- Buffel is an incredible carrier of fire and competes with native grasses.
- Buffel has only spread widely in the last 20-30 years, which means its full impact has not been realised.
- Buffel ranks higher than any other environmental threat in terms of its social and cultural impacts for Aboriginal people.
- Buffel is still not considered a weed in the Northern Territory and continues to be grown on pastoral properties.
Buffel grass is now considered to be the single greatest environmental threat to arid ecosystems. It out-competes native grasses and alters habitats, leading to more dangeous fires, significant biodiversity loss and loss of Aboriginal culture.
Native to parts of Africa and Asia, buffel grass is a perennial tussock grass that was introduced to Australia to provide pasture for stock and to stabilise soils that were eroded as a result of over grazing. Many pastoralists in the Northern Territory continue to grow and spread it.
Buffel grass poses a significant threat to arid ecosystems, communities and Aboriginal culture. Buffel has an extremely high fuel load and causes very hot, widespread, frequent fires. It destroys habitat it poses a catastrophic threat to native wildlife. Buffel affects the availability of bush tucker and is a threat to Aboriginal culture.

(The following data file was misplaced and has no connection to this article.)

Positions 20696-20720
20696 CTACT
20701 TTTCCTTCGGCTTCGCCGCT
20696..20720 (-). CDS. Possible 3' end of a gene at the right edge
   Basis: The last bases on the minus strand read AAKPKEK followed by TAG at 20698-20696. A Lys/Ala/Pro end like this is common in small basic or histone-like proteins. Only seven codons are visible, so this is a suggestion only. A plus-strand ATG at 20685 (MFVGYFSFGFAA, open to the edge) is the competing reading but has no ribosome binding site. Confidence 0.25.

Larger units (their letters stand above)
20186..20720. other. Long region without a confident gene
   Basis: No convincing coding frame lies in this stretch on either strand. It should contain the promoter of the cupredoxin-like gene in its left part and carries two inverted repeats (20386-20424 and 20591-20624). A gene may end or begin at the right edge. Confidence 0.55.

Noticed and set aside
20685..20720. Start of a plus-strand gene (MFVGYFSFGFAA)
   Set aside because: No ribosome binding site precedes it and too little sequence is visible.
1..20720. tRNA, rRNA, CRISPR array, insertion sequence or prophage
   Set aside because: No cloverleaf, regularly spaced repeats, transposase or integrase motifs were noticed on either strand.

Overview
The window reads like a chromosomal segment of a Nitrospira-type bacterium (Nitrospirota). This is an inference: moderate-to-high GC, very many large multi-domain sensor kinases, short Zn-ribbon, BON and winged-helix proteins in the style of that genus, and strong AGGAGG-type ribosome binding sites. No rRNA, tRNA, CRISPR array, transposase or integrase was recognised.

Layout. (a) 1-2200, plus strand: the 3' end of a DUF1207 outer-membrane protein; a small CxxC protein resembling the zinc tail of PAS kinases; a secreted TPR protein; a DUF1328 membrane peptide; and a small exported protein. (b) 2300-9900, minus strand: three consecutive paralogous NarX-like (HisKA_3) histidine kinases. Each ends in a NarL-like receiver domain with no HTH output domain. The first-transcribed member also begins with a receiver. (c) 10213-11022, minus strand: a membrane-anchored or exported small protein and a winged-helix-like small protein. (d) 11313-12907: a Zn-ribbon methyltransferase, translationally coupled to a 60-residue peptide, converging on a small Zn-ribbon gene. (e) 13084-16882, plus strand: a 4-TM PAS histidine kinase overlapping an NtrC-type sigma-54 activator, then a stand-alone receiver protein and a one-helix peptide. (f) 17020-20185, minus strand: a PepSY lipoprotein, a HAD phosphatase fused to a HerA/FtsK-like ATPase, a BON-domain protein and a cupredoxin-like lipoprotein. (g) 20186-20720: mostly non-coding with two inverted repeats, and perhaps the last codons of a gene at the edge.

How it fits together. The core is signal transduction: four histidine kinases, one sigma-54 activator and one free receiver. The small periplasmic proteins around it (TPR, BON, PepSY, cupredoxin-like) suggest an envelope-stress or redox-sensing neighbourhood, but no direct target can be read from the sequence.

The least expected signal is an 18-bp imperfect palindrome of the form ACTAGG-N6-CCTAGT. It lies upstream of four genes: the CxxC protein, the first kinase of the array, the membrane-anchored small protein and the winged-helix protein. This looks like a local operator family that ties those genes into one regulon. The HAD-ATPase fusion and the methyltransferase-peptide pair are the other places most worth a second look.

The good news is that research shows once buffel is properly managed, native flora and fauna can bounce back. There is an urgent need to prevent the deliberate spread of buffel grass and for management on a much larger scale in the NT.
ALEC is campaigning for:
- Buffel grass to be declared a class b weed (for management, not eradication.)
- Strategic, coordinated and committed action to manage this invasive species at local, regional, Territory and National levels.
- Scaling-up of efforts to inform and engage the community around the threat buffel grass poses.
- Funding for buffel-free sanctuaries to protect our rangelands from invasion.
- The development of a national monitoring tool to track the spread and impact of buffel and further research on buffel’s impacts upon different ecological communities.
What you can do:
Become a buffel volunteer
- Join Alice Springs Landcare and/or attend one of their regular working bees to clear buffel and rehabilitate the natural environment.
- The Buffel Grass Information and Action Group is a ‘grass roots’ group where the community can share information about buffel.
Protect your patch
Download this guide for managing buffel grass in Central Australia which outlines how to draw a map to identify the location of buffel on your land, determine a management program and choose effective control methods.
Write a letter in the paper
We all feel pretty strongly about protecting the unique desert landscapes we call home and our way of life in Central Australia. But, our lifestyle, landscapes and arid ecosystems are increasingly threatened by the spread of buffel grass.
You can help raise the profile of this dangerous threat, by writing a letter to the NT News.
Some tips on writing your letter:
- Why are you writing a letter about buffel grass? How does it affect you personally?
- What do you want to see happen?
- Short and concise, but personal is best. No more than 300 words in total.
Cover photo: Jennifer Firn, from The Conversation.